(Update: I subsequently replaced the soundbar I discussed here with the broken Yamaha soundbar. I wrote about the hacky fix I used to make my older soundbar work with an optical audio cable in a later article.)

Today’s article piggybacks off two tech anecdotes I published here on The New Leaf Journal. In October 2020, I wrote about purchasing a optical audio cable to connect my second-hand Yamaha ATS-1070 soundbar to my 2018 model TCL Roku TV after the HDMI ARC connection was not cooperative (to say the least). One week shy of two years to the day of my optical audio cable article, I wrote about how I use my Roku TV without an internet connection. The themes of these articles came together in an incident which commenced on the second of January in the year of 2023. First, the door on my optical audio cable slot on my Yamaha ATS-1070 broke in an unfortunate way, rendering that part of the soundbar unusable. Second, my universal remote stopped working on my Roku TV, which is a problem when you are using the TV without an internet connection.

Did I resolve the issues?

Yes. Spoiler alert: I purchased and set up a Majority Bowfell and programmed a new TV remote.

Was resolving the issues annoying?


Let us start at the beginning (the very beginning).

Purchasing my Roku TV

I had previously had a Samsung plasma TV since 2009. That TV was slowly failing – it made a strange buzzing sound while playing video. It was also only 43 inches despite the fact that (A) my room can accommodate larger and (B) my TV cabinet accommodates 55 inches. Under the reasonable assumption that my Samsung TV had just about run its course, I looked for a budget upgrade.

Now these days, I am smart enough to know that one should not use Roku. In 2019, however, I was lazy – and using Roku despite the fact that my former computer was on the other side of my TV cabinet, within easy HDMI range of my television. Thus, when it came down to a choice between a Sceptre TV and a TCL Roku TV, I went for convenience and made a bad life choice – I bought the smart TV. Roku was convenient for me because I mainly used the TV to watch Crunchyroll and HiDive (and previously Funimation before Crunchyroll ate it). The Crunchyroll and Funimation apps were good.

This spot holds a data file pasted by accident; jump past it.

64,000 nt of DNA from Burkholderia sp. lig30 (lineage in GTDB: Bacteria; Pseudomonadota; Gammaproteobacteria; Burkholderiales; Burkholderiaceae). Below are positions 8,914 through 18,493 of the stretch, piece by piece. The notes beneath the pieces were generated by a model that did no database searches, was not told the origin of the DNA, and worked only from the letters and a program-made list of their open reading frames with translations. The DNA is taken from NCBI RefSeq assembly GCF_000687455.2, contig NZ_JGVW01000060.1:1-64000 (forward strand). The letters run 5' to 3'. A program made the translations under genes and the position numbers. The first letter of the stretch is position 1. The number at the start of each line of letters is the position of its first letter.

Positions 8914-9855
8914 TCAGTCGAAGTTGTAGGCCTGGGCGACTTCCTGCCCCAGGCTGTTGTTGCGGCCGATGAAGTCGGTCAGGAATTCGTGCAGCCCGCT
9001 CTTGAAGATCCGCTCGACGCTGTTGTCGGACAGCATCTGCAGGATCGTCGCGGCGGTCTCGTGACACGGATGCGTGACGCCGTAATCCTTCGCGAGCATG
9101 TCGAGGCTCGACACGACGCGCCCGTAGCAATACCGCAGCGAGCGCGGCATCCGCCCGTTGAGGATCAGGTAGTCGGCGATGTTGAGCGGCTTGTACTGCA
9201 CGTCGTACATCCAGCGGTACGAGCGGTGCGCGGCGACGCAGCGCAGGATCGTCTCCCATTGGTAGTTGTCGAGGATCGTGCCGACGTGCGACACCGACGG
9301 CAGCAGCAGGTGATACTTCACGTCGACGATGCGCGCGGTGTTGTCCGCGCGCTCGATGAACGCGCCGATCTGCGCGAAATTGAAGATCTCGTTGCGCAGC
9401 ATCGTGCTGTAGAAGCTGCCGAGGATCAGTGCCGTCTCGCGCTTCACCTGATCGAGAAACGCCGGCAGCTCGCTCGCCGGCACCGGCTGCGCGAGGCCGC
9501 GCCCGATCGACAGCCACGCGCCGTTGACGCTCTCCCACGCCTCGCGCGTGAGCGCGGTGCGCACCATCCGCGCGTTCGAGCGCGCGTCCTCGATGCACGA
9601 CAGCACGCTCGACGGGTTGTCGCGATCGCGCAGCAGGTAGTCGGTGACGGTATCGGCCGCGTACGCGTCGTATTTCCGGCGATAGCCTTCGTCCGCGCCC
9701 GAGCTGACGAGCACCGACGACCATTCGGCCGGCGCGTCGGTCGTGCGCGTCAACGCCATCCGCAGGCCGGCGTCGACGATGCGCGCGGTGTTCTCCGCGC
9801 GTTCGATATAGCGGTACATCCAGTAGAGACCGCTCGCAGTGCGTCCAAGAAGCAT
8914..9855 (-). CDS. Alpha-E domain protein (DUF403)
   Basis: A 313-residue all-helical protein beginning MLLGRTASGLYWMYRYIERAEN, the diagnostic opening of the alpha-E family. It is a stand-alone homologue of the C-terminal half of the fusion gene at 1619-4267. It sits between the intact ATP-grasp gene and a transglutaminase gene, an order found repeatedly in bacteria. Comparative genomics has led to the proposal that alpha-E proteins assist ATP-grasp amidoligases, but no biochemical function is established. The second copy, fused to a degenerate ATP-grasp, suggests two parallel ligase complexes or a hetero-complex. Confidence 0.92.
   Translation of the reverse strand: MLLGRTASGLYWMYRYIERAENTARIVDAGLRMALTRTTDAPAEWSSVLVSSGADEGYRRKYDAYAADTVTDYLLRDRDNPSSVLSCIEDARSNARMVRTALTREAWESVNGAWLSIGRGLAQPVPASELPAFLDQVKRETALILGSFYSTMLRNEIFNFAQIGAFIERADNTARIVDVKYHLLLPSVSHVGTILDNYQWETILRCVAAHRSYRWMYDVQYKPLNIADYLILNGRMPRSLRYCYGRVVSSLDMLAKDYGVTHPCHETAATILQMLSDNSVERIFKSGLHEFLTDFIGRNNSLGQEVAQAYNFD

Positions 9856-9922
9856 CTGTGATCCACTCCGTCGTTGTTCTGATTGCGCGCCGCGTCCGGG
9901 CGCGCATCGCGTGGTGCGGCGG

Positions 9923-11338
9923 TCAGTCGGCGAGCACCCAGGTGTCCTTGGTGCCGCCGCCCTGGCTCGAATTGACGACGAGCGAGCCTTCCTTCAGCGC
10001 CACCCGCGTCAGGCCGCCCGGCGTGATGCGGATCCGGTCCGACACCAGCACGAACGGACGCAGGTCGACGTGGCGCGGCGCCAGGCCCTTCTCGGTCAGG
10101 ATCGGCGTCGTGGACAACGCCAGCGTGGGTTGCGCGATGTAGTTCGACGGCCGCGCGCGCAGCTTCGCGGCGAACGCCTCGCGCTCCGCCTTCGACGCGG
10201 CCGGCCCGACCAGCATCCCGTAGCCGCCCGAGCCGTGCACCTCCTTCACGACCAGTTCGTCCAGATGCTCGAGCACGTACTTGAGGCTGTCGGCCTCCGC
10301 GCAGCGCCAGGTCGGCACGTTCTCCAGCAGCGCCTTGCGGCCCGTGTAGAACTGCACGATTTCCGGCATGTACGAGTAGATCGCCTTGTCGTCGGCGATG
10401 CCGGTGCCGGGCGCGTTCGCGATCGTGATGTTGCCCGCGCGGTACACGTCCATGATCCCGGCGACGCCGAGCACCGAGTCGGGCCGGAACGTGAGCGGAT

(The HiDive app, like the HiDive website, is an abomination. But that is neither here nor there.)

In any event, despite the qualms with smart TVs et al, the TV is good. At least I think it is good. But then again all I watch is anime and the occasional YouTube or LBRY video, so what do I know, really? It cost somewhere in the $300-$400 neighborhood if I recall correctly.

Learning about the value of speakers

I built my new computer in August 2020, which I documented here at The New Leaf Journal. I had previously been using my monitor’s in-built speakers with HDMI (I know, it is bad). When I built my new computer, I decided to treat myself to $30 Creative Pebble speakers. (I recommend them if you are looking for budget computer speakers with an interesting look.)

Close-up photo of one Creative Pebble computer speaker.
One of the two speakers on my desk.

The difference between cheap speakers and monitor speakers is amazing (just in case those of you who were always smart enough to use speakers had never done a comparison). I will return to this in a bit.

The Yamaha ATS-1070 comes into my possession

Shortly after acquiring speakers for my computer, I received a Yamaha ATS-1070 from a former neighbor. Having learned from my speaker experience, I figured that this would be a substantial upgrade from my relatively cheap television’s speakers. I need not repeat the saga of setting it up here, for I chronicled my misadventures in October 2020. I only ask that you take note of my small note in the article about my universal remote, which I included as an afterthought. At that time, I was still using the smart functionality of my smart TV. I only purchased the old-school universal remote because the Roku remote which came with the TV was genuinely the worst remote that I had ever used, and my phone at the time was a BlackBerry Classic.

Turning my television into a real smart TV

At some point after setting up the soundbar – I forget exactly when – I decided to turn my TV into a real smart TV. Since August 2020, I have been a Linux user (and eventually an /e/ OS and LineageOS user as well). I care about online privacy, open source, and mitigating creepy trackers. Moreover, having gone through the trouble of building a computer that happens to be positioned closer to my TV than it is to my desk, it seemed like it was a waste to rely on my TV’s terrible operating system.

A Logitech media keyboard sitting atop a Gingerbread Man plate. Next to the Gingerbread Man is a Kokeshi doll, a nesting doll, and a Danbo charger.